• Shredded paper towels and newspaper (no glossy inserts or magazines!)
  • Dried grass clippings or lawn thatch
  • Fireplace ashes
  • Shredded leaves
  • Pine needles
  • Dryer lint
Shredded paper towels
To re-charge the process of decay, it's important to aerate the compost. A handled edging tool is great for slicing down into the pile, twisting, and lifting. Once lightened up, a spading fork does the job just fine. Turning over the pile mixes up the carbon and nitrogen components, encourages the growth of bacteria, and provides a good upper body work-out. 

Well-mixed and warming up
I'm not a big fan of dumping unfinished household compost on garden beds--why have the smell of raw sewage compete with that of roses and lilacs?--but it can be done. Since adding a few loads of carbon materials last week, this pile is percolating. I'm hoping that by the time that fall top-dressing rolls around, my compost will be cured.

Self-sowing cantaloupe seedling peaking out of the bin.

Tuesday, June 07, 2016

Garden goal roll 2016

My garden goal roll is more than just a "To Do" list.  Yes, this checklist is very definitely the way that I remember what needs doing when, but it also serves as my electronic diary, where I can record what worked and what didn't.  Sometimes that thing that didn't work is me: my personal rate of success in meeting my tasks is about 40%.  Thankfully, Mother Nature performs to a higher standard.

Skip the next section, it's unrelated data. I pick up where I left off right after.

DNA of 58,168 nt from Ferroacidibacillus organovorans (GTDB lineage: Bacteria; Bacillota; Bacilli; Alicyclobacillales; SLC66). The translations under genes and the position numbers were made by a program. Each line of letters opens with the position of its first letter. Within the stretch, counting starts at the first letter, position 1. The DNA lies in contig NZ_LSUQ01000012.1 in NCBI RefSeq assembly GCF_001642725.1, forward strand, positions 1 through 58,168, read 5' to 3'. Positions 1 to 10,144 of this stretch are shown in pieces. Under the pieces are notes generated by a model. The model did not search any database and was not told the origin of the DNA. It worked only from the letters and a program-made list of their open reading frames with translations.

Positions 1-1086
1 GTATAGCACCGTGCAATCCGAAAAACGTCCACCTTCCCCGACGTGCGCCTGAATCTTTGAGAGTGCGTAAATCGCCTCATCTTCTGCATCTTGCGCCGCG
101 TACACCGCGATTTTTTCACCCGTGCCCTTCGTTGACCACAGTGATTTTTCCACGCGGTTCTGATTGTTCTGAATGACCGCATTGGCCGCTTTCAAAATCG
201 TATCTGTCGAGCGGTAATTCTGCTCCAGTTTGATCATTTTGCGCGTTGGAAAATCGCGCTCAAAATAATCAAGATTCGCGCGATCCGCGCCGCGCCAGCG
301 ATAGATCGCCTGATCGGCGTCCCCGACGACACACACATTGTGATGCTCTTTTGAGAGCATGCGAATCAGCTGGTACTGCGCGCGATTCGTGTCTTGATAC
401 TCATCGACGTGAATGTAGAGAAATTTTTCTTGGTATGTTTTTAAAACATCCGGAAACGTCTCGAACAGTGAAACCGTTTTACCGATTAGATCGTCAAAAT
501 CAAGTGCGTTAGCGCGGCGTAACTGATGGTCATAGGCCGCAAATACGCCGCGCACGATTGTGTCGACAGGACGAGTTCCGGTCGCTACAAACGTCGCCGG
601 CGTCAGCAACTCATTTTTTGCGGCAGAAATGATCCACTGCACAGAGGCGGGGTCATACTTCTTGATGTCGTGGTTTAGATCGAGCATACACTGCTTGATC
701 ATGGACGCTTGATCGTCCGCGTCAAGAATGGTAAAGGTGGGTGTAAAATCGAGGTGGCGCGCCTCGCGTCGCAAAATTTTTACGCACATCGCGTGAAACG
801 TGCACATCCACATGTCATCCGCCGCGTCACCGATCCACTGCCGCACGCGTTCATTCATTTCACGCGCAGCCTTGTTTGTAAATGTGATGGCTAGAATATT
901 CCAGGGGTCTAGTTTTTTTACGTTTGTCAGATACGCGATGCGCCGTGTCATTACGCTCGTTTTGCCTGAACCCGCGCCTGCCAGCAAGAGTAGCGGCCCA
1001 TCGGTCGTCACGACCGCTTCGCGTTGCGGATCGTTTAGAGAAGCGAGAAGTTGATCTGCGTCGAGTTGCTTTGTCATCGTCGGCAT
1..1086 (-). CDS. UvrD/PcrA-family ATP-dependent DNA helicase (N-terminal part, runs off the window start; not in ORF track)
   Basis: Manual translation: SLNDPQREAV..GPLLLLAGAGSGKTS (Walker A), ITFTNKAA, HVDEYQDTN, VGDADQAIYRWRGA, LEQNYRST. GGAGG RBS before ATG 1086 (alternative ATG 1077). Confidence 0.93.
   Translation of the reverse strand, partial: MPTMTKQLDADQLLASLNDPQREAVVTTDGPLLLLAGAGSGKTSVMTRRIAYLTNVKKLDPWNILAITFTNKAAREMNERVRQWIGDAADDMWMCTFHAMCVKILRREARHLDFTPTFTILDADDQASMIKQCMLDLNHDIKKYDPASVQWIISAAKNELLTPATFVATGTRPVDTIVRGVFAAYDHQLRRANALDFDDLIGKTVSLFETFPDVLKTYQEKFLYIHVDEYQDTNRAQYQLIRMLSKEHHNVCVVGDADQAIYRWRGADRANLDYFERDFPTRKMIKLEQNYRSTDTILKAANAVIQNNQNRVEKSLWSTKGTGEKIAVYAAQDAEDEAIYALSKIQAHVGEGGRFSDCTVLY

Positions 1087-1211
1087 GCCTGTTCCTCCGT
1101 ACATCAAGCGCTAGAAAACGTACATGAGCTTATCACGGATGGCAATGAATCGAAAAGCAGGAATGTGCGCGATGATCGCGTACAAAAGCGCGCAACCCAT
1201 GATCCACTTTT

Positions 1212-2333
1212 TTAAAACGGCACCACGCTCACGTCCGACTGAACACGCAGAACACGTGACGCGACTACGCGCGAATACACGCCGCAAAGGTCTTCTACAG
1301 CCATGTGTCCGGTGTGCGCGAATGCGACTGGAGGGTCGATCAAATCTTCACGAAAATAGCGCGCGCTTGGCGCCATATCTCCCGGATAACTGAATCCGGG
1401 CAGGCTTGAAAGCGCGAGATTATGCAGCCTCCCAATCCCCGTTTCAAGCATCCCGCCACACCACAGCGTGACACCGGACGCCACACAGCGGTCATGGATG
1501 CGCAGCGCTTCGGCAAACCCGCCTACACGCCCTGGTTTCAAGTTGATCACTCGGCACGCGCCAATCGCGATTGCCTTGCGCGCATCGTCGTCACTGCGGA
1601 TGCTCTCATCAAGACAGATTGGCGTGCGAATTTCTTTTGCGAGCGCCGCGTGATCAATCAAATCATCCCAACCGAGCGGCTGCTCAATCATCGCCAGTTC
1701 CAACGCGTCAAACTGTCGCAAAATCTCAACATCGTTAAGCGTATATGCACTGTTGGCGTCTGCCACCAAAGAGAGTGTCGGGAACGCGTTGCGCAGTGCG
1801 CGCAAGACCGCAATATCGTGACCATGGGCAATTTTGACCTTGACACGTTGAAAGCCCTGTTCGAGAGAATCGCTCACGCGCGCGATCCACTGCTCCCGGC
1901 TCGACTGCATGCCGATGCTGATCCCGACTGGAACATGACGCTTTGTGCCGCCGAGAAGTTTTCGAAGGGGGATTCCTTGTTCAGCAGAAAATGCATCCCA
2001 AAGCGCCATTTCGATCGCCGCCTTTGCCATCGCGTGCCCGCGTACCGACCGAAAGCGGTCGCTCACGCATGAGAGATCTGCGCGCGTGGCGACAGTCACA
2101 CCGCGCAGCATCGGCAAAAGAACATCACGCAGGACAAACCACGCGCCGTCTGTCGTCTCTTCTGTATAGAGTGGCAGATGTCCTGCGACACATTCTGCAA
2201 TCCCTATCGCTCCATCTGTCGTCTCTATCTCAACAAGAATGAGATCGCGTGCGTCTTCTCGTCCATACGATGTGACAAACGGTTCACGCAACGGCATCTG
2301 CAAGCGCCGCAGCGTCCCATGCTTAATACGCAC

Rhododendon "Lodestar"


Dust peonies with copper fungicide to limit blight. Done 3/31/2016.  Re-apply in June.

Top-dress spring-flowering bulbs with 3-5-3 when the leaf-tips emerge.  Done 3/27/2016.

Prune and clean up shrubs damaged by winter snows.

Shape "New Dawn" rose canes. Done 5/15/2015. And figure out a support structure.

Weed and move lambs ear to new back bed.

Feed evergreens along front of house with Holly-Tone.

Dose "New Dawn" rose with 1/2 cup of Epsom salts in 2 cups water.

Trim "Major Wheeler" honeysuckle back.


Plant dahlias. Three Rose Toscano tubers planted at back bed against house on 6/5/2016.  Three Kelsey Radiance and one Kelsey Kristie dahlias planted in old side bed on 6/5/2016.  Two Uptown Girl tubers planted together at back bed against house on 6/12/2016. One Lights Out tuber planted in old side bed on 6/12/2016.